This qualitative study used Moustakas' (1994) transcendental phenomenological research method to explore the rich data provided by the personally lived experience of noncustodial parents to understand the effects of Parental Alienation Syndrome (PAS) in an understudied population. While the cognitive and emotional responses associated with this syndrome may lead alienated parents to suffer intense, ongoing personal problems, the literature on their experiences is minimal; most literature involving the emotional aftereffects of Parental Alienation Syndrome focuses instead on the negative consequences for adult children (Baker, 2006). For this study, nine noncustodial parents from different ethnic backgrounds were selected for fulfilling the three specific inclusion criteria identified by Baker and Darnell (2007) and Washak, (2001): (a) experiencing persistent rejection or denigration from the child or children, (b) perceiving that the rejection was not justified (i.e., not due to neglect or abuse), and (c) their rejection and denigration was due in part to the custodial parent's influence and not just the child's or children's own contribution. The data were gathered through face-to-face interviews, 60 minutes in length, using a semi-structured approach with in-depth open-ended areas for comments and questions. The textural and structural themes demonstrated that Parental Alienation Syndrome is a real phenomenon that seriously affects the noncustodial parents and their relationship with their children and others. In addition, the findings revealed that the noncustodial parents experience multiple distresses and a deep sense of despair that may lead to other psychological problems.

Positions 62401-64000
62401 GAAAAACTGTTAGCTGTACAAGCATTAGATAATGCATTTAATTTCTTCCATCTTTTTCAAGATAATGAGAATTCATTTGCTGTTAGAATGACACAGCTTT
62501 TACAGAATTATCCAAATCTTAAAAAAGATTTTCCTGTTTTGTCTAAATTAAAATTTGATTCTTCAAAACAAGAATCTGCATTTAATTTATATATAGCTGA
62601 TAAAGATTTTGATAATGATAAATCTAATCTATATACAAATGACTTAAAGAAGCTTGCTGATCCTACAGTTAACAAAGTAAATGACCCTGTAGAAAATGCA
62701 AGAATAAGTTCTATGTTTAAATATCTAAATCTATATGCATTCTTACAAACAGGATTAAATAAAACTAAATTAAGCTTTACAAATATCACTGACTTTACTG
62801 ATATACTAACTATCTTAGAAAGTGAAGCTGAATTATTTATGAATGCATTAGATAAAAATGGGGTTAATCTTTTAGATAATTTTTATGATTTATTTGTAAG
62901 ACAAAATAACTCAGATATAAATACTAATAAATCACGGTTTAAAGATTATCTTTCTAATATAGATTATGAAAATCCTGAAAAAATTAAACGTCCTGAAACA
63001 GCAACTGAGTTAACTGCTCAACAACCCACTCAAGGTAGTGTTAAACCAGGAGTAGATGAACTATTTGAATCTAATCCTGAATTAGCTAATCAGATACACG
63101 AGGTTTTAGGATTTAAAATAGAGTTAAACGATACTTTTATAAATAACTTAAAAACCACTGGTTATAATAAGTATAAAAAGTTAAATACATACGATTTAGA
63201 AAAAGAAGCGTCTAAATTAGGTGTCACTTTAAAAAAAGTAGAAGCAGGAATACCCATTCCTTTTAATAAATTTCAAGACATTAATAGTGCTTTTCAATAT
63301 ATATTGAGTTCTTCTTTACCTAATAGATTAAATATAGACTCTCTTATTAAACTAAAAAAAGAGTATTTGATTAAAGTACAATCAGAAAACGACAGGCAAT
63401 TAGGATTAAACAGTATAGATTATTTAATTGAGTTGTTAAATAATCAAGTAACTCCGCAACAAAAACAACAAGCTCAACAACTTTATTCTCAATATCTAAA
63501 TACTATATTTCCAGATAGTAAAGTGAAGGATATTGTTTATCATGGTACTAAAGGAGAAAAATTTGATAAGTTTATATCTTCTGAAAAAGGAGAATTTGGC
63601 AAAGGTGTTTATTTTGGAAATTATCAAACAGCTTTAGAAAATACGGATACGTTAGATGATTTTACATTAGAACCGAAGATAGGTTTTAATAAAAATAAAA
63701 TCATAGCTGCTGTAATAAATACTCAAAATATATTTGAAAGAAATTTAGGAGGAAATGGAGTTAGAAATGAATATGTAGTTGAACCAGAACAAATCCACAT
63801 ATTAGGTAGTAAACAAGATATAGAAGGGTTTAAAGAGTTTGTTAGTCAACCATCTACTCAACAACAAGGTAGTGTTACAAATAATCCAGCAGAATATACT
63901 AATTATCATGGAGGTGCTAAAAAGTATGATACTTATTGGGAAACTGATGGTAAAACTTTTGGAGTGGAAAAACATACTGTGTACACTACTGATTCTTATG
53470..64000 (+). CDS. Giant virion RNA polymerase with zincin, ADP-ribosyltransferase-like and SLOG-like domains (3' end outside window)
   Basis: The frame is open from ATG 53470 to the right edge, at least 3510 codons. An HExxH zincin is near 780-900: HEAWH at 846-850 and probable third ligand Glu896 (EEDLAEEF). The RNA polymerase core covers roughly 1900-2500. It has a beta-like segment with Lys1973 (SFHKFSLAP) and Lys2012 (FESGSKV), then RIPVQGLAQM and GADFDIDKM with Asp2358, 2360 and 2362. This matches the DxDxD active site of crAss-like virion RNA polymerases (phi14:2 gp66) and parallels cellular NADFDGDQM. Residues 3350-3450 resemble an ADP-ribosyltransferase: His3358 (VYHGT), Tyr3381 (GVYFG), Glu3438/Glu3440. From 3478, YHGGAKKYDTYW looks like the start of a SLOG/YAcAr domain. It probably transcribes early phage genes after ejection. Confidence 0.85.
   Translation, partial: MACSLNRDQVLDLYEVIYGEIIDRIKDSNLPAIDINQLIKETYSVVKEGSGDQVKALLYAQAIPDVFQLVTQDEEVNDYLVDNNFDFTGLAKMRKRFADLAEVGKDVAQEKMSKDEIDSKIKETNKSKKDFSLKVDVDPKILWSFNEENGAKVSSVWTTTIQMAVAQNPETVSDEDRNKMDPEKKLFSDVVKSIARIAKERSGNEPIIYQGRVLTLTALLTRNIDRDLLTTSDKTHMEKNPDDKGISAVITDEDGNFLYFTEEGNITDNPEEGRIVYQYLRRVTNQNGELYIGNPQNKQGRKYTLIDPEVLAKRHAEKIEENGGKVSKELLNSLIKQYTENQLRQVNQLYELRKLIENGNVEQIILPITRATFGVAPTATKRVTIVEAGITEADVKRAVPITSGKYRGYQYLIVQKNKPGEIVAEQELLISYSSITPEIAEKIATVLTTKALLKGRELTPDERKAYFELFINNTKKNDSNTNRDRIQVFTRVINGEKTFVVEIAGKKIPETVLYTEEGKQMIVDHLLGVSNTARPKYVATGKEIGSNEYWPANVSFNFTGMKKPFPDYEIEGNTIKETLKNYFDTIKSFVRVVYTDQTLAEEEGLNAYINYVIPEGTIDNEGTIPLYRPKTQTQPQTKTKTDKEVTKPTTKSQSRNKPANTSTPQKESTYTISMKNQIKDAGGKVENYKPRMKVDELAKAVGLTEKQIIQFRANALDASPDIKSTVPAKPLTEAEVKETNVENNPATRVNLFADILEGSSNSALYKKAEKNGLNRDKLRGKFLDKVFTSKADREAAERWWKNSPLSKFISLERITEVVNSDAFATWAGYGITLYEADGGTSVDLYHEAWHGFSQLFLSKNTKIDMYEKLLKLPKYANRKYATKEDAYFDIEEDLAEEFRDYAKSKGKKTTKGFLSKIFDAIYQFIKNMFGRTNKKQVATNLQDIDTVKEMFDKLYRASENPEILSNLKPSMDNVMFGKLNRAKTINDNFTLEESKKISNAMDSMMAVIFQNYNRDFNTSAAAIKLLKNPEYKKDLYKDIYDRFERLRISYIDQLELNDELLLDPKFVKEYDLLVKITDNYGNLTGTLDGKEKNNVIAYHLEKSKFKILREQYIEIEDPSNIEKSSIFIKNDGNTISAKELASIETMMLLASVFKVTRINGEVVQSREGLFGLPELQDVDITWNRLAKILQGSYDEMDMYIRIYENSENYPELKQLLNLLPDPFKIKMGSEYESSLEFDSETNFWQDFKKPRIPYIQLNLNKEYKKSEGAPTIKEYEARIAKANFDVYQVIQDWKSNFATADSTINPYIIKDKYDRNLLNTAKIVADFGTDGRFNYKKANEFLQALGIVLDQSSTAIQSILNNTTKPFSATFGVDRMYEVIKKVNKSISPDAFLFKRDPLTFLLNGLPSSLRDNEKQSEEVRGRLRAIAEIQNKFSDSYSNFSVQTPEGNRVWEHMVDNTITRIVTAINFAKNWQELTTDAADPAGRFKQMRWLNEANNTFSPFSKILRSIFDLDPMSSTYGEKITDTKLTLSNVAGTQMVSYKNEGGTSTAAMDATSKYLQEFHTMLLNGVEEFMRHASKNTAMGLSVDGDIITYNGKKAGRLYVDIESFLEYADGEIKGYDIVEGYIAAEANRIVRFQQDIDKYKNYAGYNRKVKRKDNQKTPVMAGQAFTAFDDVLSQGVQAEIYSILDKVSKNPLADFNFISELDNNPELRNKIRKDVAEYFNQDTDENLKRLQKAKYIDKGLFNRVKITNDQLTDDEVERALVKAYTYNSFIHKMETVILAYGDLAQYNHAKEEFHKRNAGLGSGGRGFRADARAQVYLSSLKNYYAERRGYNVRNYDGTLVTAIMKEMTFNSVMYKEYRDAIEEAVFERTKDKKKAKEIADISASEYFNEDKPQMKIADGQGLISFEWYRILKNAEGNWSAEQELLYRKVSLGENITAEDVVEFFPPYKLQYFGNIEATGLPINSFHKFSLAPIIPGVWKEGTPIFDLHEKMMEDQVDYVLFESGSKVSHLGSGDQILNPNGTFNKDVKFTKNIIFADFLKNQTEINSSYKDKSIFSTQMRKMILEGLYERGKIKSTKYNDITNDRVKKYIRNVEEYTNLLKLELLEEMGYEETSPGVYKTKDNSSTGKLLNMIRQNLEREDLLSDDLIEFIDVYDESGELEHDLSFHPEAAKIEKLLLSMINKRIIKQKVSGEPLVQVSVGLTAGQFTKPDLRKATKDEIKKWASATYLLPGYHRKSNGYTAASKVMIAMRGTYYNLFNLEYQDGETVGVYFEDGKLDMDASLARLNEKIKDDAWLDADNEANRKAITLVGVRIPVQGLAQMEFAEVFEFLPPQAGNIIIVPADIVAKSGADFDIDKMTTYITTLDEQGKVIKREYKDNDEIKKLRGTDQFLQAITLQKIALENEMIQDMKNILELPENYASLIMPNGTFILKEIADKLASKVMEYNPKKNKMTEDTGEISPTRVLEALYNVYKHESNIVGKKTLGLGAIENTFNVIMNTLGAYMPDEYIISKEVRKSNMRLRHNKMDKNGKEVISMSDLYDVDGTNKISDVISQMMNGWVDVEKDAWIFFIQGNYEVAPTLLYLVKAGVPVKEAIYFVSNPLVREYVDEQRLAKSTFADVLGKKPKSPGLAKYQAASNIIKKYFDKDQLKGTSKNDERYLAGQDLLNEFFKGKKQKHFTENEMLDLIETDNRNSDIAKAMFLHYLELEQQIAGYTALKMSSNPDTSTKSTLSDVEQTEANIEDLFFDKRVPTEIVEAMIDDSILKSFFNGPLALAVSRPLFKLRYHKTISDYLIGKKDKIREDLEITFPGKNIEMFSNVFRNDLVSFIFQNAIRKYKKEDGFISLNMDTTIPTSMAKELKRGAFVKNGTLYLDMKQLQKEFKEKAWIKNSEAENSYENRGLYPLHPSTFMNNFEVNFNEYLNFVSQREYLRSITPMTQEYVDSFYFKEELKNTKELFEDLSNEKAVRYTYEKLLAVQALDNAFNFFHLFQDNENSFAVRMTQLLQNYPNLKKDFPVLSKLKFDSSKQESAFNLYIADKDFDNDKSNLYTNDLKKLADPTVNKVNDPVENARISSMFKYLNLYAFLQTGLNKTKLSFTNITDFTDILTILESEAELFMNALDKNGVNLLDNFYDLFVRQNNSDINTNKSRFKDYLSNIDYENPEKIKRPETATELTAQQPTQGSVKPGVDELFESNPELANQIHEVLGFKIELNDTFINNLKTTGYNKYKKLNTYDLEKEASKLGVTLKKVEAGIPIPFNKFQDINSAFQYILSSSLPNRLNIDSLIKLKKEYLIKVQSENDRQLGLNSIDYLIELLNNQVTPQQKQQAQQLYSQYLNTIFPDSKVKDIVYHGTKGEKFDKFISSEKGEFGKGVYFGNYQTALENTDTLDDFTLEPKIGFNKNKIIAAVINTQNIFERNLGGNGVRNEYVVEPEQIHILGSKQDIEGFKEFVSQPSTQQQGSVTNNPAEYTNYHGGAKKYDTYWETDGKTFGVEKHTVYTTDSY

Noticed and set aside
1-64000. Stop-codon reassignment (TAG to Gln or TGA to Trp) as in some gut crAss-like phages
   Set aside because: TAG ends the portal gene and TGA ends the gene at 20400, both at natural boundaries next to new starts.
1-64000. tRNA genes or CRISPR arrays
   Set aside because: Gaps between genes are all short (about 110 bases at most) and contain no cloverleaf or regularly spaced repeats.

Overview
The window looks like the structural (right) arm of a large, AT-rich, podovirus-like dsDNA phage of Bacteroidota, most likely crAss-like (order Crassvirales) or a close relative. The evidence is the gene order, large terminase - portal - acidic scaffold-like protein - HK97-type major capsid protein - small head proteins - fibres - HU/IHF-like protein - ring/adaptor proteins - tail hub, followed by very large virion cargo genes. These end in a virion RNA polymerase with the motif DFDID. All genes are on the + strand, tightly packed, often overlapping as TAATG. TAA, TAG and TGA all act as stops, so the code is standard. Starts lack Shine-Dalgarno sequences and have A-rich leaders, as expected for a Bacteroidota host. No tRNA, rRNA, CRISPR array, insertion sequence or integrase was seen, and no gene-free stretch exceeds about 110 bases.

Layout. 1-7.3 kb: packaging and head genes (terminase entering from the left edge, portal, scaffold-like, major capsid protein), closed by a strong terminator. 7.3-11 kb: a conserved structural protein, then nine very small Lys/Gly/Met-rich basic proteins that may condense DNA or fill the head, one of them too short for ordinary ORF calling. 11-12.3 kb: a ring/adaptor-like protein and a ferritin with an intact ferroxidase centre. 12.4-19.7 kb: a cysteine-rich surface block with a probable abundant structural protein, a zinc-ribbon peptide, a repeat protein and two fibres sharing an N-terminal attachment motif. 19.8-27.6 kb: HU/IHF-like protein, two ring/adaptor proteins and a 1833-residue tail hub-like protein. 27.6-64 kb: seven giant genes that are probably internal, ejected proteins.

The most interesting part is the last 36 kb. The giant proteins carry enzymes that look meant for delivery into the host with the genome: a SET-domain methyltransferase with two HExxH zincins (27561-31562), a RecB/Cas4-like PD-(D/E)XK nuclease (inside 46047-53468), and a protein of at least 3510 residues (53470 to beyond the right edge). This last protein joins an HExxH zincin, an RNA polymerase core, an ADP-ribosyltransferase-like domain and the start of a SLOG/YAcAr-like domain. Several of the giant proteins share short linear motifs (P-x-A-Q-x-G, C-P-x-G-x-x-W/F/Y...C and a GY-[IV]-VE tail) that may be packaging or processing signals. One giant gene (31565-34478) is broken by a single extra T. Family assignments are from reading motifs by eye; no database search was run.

|Commitee:||Collins, Brian, Pimpinelli, Angelo|
|Department:||Harold Abel School of Social and Behavioral Sciences|
|School Location:||United States -- Minnesota|
|Source:||DAI-B 72/10, Dissertation Abstracts International|
|Keywords:||Description of experience, Noncustodial parents, Parental alienation syndrome, Phenomenological study|
Copyright in each Dissertation and Thesis is retained by the author. All Rights Reserved
The supplemental file or files you are about to download were provided to ProQuest by the author as part of a
dissertation or thesis. The supplemental files are provided "AS IS" without warranty. ProQuest is not responsible for the
content, format or impact on the supplemental file(s) on our system. in some cases, the file type may be unknown or
may be a .exe file. We recommend caution as you open such files.
Copyright of the original materials contained in the supplemental file is retained by the author and your access to the
supplemental files is subject to the ProQuest Terms and Conditions of use.
Depending on the size of the file(s) you are downloading, the system may take some time to download them. Please be